This is obviously detrimental to the society as it leads to extreme acceleration of debt accumulation. Euro Pacific Capital’s CEO Peter Schiff recently highlighted in Twitter that it took 210 years to run the US national debt up to 2 trillion dollars and the most recent 2 trillion dollars was added in just 2 months. The only reason why the Fed is able to do this is because of the unique position they are in where USD is the reserve currency of the world and these measures are what helped to save the market back in March without them collapsing completely despite the lockdown. But what this is going to cause is never seen before inflation rates as fiat currency flood the system.
While printing money to stimulate the economy is a viable option in saving the economy from collapsing completely, I have come across a blog where they discuss on how yield curve control might be a better option. It is what Japan has done the past few years. The Bank of Japan has kept the short-term Japan Government Bonds close to zero without any serious damage to the economy or financial system. The Fed has already made the case for yield curve caps for short and medium-term bonds and the longer the effects COVID lasts, the stronger the case to extend yield curve control to long-term bonds as well.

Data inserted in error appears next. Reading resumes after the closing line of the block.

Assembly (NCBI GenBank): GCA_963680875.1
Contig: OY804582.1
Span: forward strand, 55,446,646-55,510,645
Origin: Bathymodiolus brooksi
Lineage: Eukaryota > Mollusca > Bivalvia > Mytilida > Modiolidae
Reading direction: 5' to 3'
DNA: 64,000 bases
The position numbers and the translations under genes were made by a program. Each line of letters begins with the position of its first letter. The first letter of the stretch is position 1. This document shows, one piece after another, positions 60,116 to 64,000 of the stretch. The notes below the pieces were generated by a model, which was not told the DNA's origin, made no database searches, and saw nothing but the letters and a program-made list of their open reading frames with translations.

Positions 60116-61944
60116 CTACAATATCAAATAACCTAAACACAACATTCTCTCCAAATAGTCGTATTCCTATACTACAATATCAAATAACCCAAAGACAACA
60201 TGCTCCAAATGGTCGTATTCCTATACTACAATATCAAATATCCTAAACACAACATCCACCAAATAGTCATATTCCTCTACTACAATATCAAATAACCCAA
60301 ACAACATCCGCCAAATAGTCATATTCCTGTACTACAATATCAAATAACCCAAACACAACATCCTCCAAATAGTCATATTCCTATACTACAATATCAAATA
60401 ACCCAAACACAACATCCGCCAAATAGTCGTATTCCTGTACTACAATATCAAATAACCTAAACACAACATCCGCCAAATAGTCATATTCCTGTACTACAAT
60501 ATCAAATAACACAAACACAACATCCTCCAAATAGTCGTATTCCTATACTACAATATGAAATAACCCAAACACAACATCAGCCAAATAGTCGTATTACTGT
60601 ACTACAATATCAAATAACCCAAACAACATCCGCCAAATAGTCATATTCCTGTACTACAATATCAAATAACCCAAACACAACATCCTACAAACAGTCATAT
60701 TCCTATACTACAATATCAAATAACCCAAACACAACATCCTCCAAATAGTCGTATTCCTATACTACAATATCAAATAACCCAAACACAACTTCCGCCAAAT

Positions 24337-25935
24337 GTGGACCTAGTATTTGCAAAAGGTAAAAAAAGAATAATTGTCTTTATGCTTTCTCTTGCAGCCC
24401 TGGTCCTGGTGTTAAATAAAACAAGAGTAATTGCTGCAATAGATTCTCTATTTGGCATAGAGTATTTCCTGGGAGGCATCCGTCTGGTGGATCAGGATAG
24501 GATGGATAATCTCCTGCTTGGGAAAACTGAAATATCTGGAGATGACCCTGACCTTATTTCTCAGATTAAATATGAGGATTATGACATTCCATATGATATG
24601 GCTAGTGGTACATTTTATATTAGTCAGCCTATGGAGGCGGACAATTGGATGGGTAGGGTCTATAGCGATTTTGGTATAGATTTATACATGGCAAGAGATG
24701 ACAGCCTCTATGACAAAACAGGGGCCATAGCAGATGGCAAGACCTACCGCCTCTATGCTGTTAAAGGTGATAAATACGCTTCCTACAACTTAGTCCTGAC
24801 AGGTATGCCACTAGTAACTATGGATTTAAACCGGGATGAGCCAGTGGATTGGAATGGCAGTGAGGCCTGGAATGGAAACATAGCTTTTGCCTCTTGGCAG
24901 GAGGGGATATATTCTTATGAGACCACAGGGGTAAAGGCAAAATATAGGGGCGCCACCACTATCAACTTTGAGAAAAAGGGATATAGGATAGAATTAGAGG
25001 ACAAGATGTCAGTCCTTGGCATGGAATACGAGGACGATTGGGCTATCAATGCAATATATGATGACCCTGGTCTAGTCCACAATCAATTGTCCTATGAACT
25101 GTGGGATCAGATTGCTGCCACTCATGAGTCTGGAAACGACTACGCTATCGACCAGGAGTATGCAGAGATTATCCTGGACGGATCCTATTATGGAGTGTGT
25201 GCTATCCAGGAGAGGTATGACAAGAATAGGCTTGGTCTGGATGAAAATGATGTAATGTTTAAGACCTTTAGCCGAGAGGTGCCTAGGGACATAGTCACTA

What is yield curve control (YCC)? To understand YCC, we first need to understand how government bonds work. Let’s say we buy a 10-year government bond from the government for 1000$ and the annual bond yield rate is 5%. We will be receiving 50$ for 10 years and at the end of the 10 years, when the bond matures, we get back our 1000$. But when people feel that the 50$ is not good enough and there are better opportunities out there, they can decide to sell the bond. If many people decide to sell these bonds, this will increase the supply of bonds in the market thereby decreasing the price of the bonds. So, a bond purchased for 1000$ could be sold for 900$ and this would cause the bond yield to rise to 5.6% as the government continues to pay 50$. Now that is cleared, time for YCC. YCC is the relationship between rates on bonds of varying durations. Higher yield is generally demanded for holding longer-term bonds, meaning that the curve is normally upward sloping and central banks manage monetary policy through short-term rates only. However, in YCC, the central bank sets a target yield for short/medium/long term government bonds. A central bank pursuing YCC will announce its target rates and maturities -- and that it will buy those securities in whatever amounts are necessary to keep the rates there. Furthermore, it will cap longer-term borrowing costs for the government which will bring down rates for consumers and businesses. This also helps communicate the message that short-term rates will be staying low.